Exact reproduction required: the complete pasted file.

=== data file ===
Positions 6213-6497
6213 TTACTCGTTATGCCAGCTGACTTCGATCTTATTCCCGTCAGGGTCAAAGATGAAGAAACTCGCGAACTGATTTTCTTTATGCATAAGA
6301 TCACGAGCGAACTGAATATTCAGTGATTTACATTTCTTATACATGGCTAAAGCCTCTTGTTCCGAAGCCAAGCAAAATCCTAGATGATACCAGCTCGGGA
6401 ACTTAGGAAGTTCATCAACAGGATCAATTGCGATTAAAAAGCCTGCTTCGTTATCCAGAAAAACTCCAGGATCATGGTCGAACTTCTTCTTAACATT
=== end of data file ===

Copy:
Positions 6213-6497
6213 TTACTCGTTATGCCAGCTGACTTCGATCTTATTCCCGTCAGGGTCAAAGATGAAGAAACTCGCGAACTGATTTTCTTTATGCATAAGA
6301 TCACGAGCGAACTGAATATTCAGTGATTTACATTTCTTATACATGGCTAAAGCCTCTTGTTCCGAAGCCAAGCAAAATCCTAGATGATACCAGCTCGGGA
6401 ACTTAGGAAGTTCATCAACAGGATCAATTGCGATTAAAAAGCCTGCTTCGTTATCCAGAAAAACTCCAGGATCATGGTCGAACTTCTTCTTAACATT